As a teacher, one thing that’s drummed into you while you’re learning how to teach is that different people learn in different ways.
It’s an idea that I think could also be applied to readers – and used by authors thinking about how to target their books to a particular audience.
Like all things to do with education, there’s a huge amount written on the subject – including a lot of jargon. (Educators just love complex theories that baffle the uninitiated.)
But the basic concept is pretty straightforward. For example, I like to learn through a mixture of reading, listening and doing. I don’t have a lot of patience with instruction sheets – I’m like the boy in the picture above, although I will look at the instructions when I’m not sure what to do next (or when it’s all gone wrong).
There are lots of terms that get bandied around but the important one here is multiple intelligences. This is the theory that the brain uses a number of different pathways to learn – and we each combine these ‘intelligences’ in different ratios.
The terms and number of intelligences vary. Some people list three main ones: auditory, visual and tactile. Others – like in the chart below – are more complex:But the other day I started wondering whether we, as writers, can also apply the theory to our readers?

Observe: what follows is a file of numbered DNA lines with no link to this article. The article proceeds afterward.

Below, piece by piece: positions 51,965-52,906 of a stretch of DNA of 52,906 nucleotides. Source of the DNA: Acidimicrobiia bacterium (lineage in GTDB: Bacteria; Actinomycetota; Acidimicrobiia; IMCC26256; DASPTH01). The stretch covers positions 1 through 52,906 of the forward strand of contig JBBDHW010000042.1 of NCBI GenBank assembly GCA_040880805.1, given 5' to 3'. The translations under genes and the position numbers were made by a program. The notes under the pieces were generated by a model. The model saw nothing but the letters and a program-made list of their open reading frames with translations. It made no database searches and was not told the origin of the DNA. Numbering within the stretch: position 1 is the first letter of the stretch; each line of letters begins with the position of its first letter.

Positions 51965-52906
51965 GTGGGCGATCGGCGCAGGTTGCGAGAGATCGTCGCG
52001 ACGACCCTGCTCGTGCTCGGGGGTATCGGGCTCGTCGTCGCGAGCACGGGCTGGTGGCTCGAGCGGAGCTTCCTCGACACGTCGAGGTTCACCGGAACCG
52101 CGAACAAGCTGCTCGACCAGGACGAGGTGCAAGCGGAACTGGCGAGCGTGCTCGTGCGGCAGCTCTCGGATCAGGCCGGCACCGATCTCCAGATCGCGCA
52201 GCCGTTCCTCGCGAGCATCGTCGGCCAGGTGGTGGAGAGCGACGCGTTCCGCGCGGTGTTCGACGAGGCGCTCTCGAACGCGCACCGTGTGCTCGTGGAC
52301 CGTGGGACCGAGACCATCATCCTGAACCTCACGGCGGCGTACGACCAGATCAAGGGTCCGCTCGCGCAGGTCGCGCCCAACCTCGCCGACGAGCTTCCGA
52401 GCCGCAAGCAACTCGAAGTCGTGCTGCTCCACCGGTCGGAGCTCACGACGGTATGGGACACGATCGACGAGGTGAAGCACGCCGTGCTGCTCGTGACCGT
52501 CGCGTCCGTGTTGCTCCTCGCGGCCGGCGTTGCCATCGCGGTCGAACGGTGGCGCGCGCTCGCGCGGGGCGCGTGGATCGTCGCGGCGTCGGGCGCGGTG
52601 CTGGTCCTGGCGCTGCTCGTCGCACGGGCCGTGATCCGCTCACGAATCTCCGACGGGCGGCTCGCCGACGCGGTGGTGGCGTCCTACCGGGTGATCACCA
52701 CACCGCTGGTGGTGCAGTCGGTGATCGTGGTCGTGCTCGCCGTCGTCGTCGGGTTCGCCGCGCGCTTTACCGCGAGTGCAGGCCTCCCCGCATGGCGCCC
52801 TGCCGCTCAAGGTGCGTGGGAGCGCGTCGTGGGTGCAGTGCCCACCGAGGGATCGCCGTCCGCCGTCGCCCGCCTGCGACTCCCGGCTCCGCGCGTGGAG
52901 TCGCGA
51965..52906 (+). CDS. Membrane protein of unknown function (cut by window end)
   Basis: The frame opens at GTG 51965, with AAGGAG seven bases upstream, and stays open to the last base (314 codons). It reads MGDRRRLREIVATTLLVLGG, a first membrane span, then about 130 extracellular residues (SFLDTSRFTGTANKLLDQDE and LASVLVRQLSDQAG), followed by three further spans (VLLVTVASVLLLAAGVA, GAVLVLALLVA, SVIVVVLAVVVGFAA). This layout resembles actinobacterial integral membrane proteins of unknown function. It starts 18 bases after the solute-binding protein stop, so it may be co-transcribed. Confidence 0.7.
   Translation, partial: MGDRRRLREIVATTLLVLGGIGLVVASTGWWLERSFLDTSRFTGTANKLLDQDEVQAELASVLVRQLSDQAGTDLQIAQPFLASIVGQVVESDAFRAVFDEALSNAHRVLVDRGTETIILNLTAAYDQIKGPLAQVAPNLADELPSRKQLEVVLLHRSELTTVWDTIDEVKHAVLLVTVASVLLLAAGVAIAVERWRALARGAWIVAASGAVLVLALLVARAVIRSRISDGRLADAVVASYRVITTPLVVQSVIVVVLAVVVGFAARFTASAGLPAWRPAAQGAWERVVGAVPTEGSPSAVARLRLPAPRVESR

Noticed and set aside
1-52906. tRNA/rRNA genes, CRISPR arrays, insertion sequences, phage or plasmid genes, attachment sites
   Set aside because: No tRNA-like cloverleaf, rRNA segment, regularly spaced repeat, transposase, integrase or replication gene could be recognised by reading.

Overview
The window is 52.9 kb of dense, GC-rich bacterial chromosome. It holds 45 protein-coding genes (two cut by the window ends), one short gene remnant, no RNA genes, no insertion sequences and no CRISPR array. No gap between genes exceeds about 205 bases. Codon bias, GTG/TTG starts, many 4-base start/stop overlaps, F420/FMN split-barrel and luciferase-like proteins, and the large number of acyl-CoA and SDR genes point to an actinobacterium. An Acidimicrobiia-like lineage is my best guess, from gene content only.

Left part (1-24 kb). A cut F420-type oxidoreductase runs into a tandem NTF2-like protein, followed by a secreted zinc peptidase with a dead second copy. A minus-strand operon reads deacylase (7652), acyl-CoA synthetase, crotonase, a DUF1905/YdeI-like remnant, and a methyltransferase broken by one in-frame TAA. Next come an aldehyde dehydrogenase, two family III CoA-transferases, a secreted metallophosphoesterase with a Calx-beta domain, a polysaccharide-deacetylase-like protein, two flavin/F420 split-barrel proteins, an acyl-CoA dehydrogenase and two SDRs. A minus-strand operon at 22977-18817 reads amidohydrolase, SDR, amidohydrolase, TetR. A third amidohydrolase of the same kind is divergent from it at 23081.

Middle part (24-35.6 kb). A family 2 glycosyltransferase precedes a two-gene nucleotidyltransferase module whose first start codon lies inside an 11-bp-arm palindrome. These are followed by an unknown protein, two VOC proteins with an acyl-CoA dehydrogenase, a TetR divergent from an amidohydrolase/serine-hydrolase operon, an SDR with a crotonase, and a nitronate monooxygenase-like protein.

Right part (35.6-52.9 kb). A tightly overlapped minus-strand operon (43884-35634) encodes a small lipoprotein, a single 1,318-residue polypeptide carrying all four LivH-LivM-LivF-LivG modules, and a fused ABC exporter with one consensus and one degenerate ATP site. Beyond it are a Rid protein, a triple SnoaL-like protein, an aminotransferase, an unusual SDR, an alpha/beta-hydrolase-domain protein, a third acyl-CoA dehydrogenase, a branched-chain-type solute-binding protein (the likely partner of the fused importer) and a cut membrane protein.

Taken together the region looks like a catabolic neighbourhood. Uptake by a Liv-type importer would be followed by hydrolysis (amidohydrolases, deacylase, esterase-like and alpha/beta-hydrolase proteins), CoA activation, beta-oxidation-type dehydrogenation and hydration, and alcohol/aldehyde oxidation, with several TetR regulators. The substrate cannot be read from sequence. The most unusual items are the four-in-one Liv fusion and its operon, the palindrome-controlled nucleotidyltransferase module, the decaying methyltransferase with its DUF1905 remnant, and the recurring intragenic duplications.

After all, everyone knows that literature is extremely subjective. Something that’s a work of art to me may well leave another person cold.
How much of that, though, is a reflection of our multiple intelligences? People don’t just learn in different ways, they also read in different ways.
Someone with a bias towards auditory (aural/musical) learning might well be the kind of person who verbalises a text – either literally reading out loud or hearing the words in their head. People who are logical/mathematical might like crime novels or anything involving a puzzle (as long as it makes sense and is properly explained).
A kinaesthetic (tactile) learner may reflect that preference in the way they read. Perhaps just it’s the fact they can’t sit still – or maybe they like stories that involve lots of action and dialogue. They’ll be bored rigid by lengthy expositions (like this one), whereas a finely crafted explanation will go down a treat with those of a verbal/linguistic bent. Likewise, readers of a visual inclination might enjoy a detailed description that allows them to really ‘see’ a scene.
Of course, it’s not quite that simple, as people don’t generally use just one intelligence but a combination. However, maybe we can use the theory to analyse our books and think about what type of readers we’re appealing to and using this to fine tune our prose to best effect.
I could go on but hopefully intelligent people like you will have got the general idea by now.
So, that’s my basic take on multiple intelligences. It might not be entirely how a textbook theorist would explain it but this is my version. (I doubt if I’m the first person to think of applying the multiple intelligences theory to reading but I’ve not come across it before.)
The question of whether authors can develop it to apply to readers – and how useful that would be – I’ll leave to you! Any ideas or comments?